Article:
Dr. Ogbru received his Doctorate in Pharmacy from the University of the Pacific School of Pharmacy in 1995. He completed a Pharmacy Practice Residency at the University of Arizona/University Medical Center in 1996. He was a Professor of Pharmacy Practice and a Regional Clerkship Coordinator for the University of the Pacific School of Pharmacy from 1996-99.
Tell the doctor what medications are currently being taken because many drugs interact with MAOIs. Do not take any nonprescription or herbal medications without first consulting the doctor or pharmacist. The following are examples of interactions, but they do not represent a complete list.
The risk for serotonin syndrome may be increased by SSRIs, TCAs, atomoxetine (Strattera), duloxetine
(Cymbalta), dextromethorphan (in many cough syrups), dexfenfluramine, 5-HT1 agonists
[such as sumatriptan
(Imitrex) or zolmitriptan
(Zomig)], venlafaxine (Effexor), St. John's wort, or ginkgo. Serotonin syndrome is a serious side effect and may be fatal. Symptoms include fever, muscle stiffness, and changes in mental status such as confusion or hallucinations.
The risk of neuroleptic malignant syndrome (restlessness, sweating, fever, confusion, and muscle stiffness) may increase with lithium
(Eskalith, Lithobid) and tramadol (Ultram).
Morphine, meperidine (Demerol), and other narcotic pain relievers may cause hypotension and depress the central nervous system and respirations.
The following drugs may increase the risk of
hypertensive crisis when taken with MAOIs or within
two weeks of stopping MAOIs:
Do not eat foods high in tyramine, dopamine, or tryptophan while taking MAOIs or for
two weeks after discontinuing MAOIs. Tyramine, dopamine, and tryptophan are chemicals that can interact with MAOIs and cause hypertensive crisis, which is an extremely dangerous side effect. Foods high in these chemicals should be avoided. They include the following:
Cheese, particularly Blue, Camembert, Cheddar, Emmenthaler, Stilton, and Swiss, which contain very high amounts of tyramine
Meat and fish products
Beef or chicken liver
Other meats or fish that have not been refrigerated, are fermented, or are spoiled
Fermented sausages such as bologna, pepperoni, salami, and summer sausage
Meats prepared with tenderizer
Red wine, especially Chianti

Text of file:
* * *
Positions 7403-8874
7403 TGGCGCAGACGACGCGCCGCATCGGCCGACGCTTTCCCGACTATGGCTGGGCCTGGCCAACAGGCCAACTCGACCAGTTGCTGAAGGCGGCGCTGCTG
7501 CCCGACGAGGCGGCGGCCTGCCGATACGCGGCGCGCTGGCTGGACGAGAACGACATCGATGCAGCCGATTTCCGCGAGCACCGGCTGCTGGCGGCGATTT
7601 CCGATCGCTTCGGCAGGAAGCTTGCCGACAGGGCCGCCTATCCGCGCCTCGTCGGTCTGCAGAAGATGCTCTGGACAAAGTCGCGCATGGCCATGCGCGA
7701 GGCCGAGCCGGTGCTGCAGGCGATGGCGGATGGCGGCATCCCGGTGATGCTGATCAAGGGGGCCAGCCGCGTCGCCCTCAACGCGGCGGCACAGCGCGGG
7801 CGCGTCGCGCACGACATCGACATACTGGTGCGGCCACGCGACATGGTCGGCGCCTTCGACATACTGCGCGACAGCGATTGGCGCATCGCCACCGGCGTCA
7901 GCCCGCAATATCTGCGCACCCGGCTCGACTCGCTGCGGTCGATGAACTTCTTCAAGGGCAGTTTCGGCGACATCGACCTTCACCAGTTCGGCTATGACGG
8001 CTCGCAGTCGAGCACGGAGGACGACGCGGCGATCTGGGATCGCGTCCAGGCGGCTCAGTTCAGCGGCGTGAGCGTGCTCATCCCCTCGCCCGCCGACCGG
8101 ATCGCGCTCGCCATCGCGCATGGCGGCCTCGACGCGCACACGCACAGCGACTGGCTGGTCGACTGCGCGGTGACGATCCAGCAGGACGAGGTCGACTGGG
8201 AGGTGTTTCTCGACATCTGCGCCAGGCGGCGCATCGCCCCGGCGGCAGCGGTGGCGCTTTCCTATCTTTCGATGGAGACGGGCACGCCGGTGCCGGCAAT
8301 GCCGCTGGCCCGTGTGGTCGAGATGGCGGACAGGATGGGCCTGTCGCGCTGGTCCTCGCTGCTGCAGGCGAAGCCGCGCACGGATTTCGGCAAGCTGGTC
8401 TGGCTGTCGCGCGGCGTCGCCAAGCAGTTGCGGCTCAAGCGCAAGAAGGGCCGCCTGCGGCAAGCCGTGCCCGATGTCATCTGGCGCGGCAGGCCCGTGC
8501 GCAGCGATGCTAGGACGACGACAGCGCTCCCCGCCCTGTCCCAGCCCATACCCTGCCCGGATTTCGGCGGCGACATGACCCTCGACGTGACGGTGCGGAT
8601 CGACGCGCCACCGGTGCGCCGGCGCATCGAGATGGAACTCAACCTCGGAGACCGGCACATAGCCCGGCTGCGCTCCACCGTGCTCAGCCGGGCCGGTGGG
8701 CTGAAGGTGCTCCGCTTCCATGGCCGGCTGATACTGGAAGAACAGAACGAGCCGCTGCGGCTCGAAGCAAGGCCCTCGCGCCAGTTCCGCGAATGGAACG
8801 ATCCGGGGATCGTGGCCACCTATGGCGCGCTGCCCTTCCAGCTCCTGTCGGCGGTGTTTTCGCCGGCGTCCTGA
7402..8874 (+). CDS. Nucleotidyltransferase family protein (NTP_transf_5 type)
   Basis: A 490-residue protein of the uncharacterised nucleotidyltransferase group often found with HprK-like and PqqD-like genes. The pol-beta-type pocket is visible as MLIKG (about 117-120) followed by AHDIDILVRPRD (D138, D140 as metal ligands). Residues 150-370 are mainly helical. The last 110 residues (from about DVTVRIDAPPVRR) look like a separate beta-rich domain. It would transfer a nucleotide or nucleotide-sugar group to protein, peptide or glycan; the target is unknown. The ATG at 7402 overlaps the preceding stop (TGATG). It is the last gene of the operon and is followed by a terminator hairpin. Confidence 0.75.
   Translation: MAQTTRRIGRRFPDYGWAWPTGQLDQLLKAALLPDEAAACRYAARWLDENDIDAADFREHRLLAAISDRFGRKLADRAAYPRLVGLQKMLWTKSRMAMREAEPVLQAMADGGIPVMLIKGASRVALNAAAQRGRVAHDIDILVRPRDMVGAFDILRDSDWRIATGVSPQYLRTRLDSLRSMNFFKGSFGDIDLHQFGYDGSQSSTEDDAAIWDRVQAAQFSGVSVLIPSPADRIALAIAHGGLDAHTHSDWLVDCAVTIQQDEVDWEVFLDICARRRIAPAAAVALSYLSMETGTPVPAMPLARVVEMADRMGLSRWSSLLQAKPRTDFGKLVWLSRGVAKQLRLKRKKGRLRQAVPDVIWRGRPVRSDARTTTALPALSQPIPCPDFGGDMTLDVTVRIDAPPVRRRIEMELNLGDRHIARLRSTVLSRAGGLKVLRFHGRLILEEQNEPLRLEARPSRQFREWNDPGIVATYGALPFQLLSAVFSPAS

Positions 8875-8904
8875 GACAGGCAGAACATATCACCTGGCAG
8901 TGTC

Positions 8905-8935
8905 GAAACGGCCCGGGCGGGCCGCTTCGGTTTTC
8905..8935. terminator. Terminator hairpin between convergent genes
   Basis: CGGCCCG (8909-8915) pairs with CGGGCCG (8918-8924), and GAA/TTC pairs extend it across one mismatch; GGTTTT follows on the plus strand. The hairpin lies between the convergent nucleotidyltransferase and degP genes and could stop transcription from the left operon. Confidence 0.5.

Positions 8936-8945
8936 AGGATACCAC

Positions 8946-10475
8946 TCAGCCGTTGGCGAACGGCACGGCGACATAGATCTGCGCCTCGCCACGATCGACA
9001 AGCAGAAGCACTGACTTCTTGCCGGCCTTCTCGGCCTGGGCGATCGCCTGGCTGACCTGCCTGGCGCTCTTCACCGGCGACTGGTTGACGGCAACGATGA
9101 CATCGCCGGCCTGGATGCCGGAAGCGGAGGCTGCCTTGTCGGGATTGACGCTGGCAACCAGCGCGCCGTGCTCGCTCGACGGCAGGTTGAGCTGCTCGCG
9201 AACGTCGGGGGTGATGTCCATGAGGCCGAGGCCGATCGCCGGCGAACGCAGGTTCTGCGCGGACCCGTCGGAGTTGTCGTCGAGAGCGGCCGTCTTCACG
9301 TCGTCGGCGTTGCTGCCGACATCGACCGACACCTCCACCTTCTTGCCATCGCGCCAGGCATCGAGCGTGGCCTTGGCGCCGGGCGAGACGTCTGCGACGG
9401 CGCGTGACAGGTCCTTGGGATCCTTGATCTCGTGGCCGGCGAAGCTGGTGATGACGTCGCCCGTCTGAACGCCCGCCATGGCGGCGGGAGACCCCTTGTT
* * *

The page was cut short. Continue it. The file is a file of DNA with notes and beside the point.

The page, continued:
Distilled spirits and liqueurs
Fruits and vegetables
Fruits such as bananas, raspberries, dried fruits, and overripe fruits (especially avocados and figs)
Bean cure, miso soup, sauerkraut, soy sauce, and yeast extracts (such as Marmite)
Foods containing other chemicals that increase blood pressure
Broad beans (fava beans)
Caffeine containing beverages such as coffee, tea, and cola
Side Effects:This is NOT a complete list of side effects reported with MAOIs. A doctor, health care provider, or pharmacist can discuss a more complete list of side effects.
Hypertensive crisis (Hypertensive crisis is the most serious reaction and involves dramatic increases in blood pressure and requires immediate care from the doctor. The hypertensive crisis usually occurs within several hours after ingestion of a drug or food that interacts with MAOIs. Hypertensive crisis can be fatal. Symptoms include severe headache, rapid heart rate, chest pain, neck stiffness, nausea, vomiting, sweating [may include a fever or cold, clammy skin], dilated pupils, and eye sensitivity to light.)
Manic episodes in persons with bipolar disorder
[If not combined with a mood-stabilizing drug, MAOIs may induce manic episodes in individuals with bipolar disorder
Increased heart rate or blood pressure in people with
Tricyclic antidepressants (TCAs) were one of the most important causes of mortality resulting from poisoning until 1993 and continue to be responsible for more deaths per prescription than all the other antidepressants put together.